“A Man Is Entitled to His Belief”—Why Sandy Koufax’s Act of Faith Still Resonates Today

On September 26, 2001 the Los Angeles Dodgers were engaged in a desperate fight for the National League title. A game was scheduled that night against the San Francisco Giants. It was do-or-die time, an all-hands-on-board moment—but it was also the eve of the most sacred holy day in the Jewish calendar, Yom Kippur. Dodger star Shawn Green, already the holder of the team’s record for home runs that season at 48 and counting, decided to sit the game out. Why? Because he was Jewish and because Sandy Koufax, another Jew and Dodgers alum, was his hero.

Dodger Stadium
Dodger Stadium in Los Angeles (Photo by Emma Griffiths/Shutterstock.com)

Green grew up hearing about Koufax’s demonstration of faith. 36 years earlier, on October 6, 1965, Sandy Koufax—one of the greatest pitchers in history—decided to fast and attend Yom Kippur services in lieu of pitching for the Dodgers in Game One of the World Series.

Koufax was under pressure. The World Series schedule had been set for a month and he was the Dodger’s ace, expected to open the championship series against a Minnesota team with a formidable lineup of sluggers. Still for him it wasn’t a question of faith versus the ball field. It was simply who he was. As he put it, “A man is entitled to his belief and I believe I should not work on Yom Kippur. It’s as simple as all that.”

It was “an act of conscience, principle and even peaceful disobedience.”

Koufax’s bold decision has resonated over the generations to a point where today Jewish ballplayers routinely take off and worship instead of play when a holy day coincides with a scheduled game.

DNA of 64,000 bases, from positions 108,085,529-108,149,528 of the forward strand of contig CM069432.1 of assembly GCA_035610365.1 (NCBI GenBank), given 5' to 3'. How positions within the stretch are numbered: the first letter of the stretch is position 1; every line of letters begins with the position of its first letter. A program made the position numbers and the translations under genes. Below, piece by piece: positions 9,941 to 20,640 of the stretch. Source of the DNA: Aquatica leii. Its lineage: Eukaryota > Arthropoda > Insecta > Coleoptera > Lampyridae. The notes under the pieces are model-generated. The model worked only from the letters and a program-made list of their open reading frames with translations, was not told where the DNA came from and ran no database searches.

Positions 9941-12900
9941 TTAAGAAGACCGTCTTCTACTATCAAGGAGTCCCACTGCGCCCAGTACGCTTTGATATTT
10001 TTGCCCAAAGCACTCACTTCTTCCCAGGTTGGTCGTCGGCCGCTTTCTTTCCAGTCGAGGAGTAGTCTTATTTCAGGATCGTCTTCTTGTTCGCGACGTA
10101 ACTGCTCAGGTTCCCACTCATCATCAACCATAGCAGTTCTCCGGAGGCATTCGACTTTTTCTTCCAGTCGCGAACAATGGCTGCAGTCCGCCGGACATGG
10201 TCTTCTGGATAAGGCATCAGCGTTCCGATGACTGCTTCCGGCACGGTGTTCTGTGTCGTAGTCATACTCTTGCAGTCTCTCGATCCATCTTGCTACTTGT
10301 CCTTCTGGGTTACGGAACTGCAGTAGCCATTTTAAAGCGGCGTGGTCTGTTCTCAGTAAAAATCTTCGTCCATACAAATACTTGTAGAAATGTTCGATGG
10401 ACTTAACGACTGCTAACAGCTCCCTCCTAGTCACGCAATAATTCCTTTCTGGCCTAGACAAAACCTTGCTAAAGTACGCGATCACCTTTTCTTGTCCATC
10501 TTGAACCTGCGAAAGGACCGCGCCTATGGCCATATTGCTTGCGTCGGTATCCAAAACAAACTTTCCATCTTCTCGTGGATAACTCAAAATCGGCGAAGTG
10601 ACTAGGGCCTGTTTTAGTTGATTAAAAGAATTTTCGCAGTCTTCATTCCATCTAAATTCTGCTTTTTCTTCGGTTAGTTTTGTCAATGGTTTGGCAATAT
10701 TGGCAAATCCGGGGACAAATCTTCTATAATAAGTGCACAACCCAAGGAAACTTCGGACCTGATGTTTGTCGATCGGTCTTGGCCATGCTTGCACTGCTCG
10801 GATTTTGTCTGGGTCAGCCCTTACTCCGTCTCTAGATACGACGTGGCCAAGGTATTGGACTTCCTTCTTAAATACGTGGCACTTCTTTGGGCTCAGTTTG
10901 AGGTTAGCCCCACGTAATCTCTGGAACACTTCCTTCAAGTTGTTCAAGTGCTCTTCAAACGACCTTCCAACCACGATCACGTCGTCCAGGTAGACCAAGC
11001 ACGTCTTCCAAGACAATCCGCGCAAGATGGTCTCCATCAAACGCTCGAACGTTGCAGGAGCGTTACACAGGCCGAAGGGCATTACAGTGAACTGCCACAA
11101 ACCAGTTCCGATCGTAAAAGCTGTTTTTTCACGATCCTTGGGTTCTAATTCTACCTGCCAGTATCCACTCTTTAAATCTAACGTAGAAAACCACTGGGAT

Dodgers sportscaster Charley Steiner recently described Koufax as “a Jewish left-handed pitcher from Brooklyn who, in one defining moment prior to the first game of the 1965 World Series, galvanized an entire community and a generation of Baby Boomers—children of the ’60s and ’70s who are now adults in their 60s and 70s.”

Sandy Koufax
Sandy Koufax (Creative Commons)

The occasion for Steiner’s remarks was the unveiling of a statue of Koufax at Dodger Stadium.

Later during a tribute video, Koufax’s decision not to pitch in Game One of the 1965 World Series was referred to as “an act of conscience, principle and even peaceful disobedience.”

Koufax’s statue, showing him mid-wind-up about to unleash a lightning fastball, is positioned now in perpetuity beside a second statue, that of another Dodger trailblazer: Jackie Robinson. And, fittingly, Koufax, now 87, in accepting the honor said, “67 years ago Jackie Robinson became my teammate and friend. At that time sharing this space with him would have been absolutely unimaginable. And today it still is. It’s one of the greatest honors of my life.”

As for what happened that fateful game the Dodger ace refused to pitch? His substitute, Don Drysdale, was hammered for six runs in less than two innings and had to be taken out. 

Drysdale told his manager, “Well, I bet today you wish I was also Jewish.”

Michael Leb
Michael was raised and educated in a loving Orthodox Jewish family, later discovering Scientology as a perfect complement to the poetry and majesty of Judaism.